The boy’s gaze paused for a millisecond and slid away as if pulled by a magnet.
Title: OLLIE BANCROFT AND THE UNDEAD PIRATE PROBLEMEntry Nickname: Shiver Me Timbers
Word Count: 48000 words
Genre: Middle Grade, Adventure/Fantasy
Twelve-year-old Ollie Bancroft is a kid genius and engineering prodigy, but in his sleepy coastal town of Deadmen, Newfoundland, people couldn’t care less. Ollie is a Bancroft after all, descendant of William Bancroft: the man who killed the infamous pirate Black Bart and ended his reign of terror. No matter what Ollie does he can’t escape the legendary pirate connection, and to make things worse, he’s the only one in Deadmen who doesn’t believe it. As far as Ollie’s concerned, the legend is nothing more than a fairy tale to attract tourists to a dying town.
When Ollie stumbles upon a supposedly cursed compass with the power to bring Black Bart back to life, he sees his opportunity to finally stop all the pirate nonsense once and for all. Like a serious scientist he conducts an experiment to prove the curse is bogus, but the curse is very real. Black Bart and his crew of rotten goons return from the dead — just in time to spoil the town’s annual pirate festival — hungry to wreak revenge upon Deadmen, especially, anyone unlucky enough to be named Bancroft.
With the help of his best friend Emma, his sea dog grandpa, and his reluctant mom, Ollie must use his wits and considerable knowledge of booby-traps to thwart Black Bart before he resurrects his entire pirate army and plunders the seven seas.
“You know how you’re always asking why kids think you’re weird?” Emma whispered in Ollie’s ear.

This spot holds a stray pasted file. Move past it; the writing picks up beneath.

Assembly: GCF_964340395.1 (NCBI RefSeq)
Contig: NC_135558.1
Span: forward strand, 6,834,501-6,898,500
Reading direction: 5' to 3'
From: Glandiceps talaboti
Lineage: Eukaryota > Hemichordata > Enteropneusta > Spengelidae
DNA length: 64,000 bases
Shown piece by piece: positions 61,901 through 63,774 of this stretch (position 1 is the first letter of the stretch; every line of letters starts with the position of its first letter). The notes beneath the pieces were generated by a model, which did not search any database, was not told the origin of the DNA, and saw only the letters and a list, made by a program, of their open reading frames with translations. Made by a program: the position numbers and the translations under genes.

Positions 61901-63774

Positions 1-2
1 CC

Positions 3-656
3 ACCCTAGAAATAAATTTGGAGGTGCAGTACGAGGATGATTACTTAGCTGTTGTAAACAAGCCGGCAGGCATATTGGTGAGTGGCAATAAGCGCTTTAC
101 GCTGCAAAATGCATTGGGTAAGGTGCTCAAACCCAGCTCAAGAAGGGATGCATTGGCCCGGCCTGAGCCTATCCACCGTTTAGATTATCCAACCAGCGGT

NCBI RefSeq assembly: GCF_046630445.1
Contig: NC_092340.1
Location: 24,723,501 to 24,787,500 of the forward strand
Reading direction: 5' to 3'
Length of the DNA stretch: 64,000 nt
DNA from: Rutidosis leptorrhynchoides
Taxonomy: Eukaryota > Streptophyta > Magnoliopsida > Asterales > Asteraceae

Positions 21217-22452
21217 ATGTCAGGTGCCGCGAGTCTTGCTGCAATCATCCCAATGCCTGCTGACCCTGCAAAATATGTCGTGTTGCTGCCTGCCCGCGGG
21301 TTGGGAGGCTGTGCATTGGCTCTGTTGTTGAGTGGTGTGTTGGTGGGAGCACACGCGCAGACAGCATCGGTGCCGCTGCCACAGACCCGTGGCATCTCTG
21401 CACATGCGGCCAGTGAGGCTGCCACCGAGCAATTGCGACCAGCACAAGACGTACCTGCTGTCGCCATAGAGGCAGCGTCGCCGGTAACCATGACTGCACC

Ollie’s shoulders slumped. He scuffed his boot against the glossy, convention center floor. “Yeah,” he sighed.
“This, Ollie,” Emma said, patting him on the back. “Stuff just like this.”
A girl stood before them, crying so hard a snot bubble inflated unnoticed from her right nostril. Just behind her loomed her science project, a bright diorama covered with glitter, out-of-focus poodle photographs, and the title: ‘RUFFLES: EVERYDAY POODLE, OR MUSICAL PRODIGY?’
Moments earlier, the girl had enthusiastically given Ollie and Emma a sneak-peak at her presentation. She hadn’t even been a minute through before Ollie criticized it in a dozen ways, causing her freckled face to burst like a ruptured dam.
“I’m sorry,” Ollie pled with the girl. “I’m really sorry, okay?” He awkwardly put out his hand and patted the air above her shoulder. “I could be wrong. I’m probably wrong. Maybe it is a real science project? Maybe … your dog barking along to boy band songs is science, after all?”
With a whimper, the girl wiped her eyes and stopped crying. Her snot bubble burst.
“Of course,” Ollie said more to himself than to her, “a person’s musical taste doesn’t really factor in the scientific method, so I don’t see why Ruffles, would matter to any —“
“Ollie!” Emma said, smacking him on the arm.
“Ouch,” Ollie winced.Beneath the table, Ruffles — easily identifiable by the sparkly letters on his name tag — growled ferociously behind the bars of a pink kennel.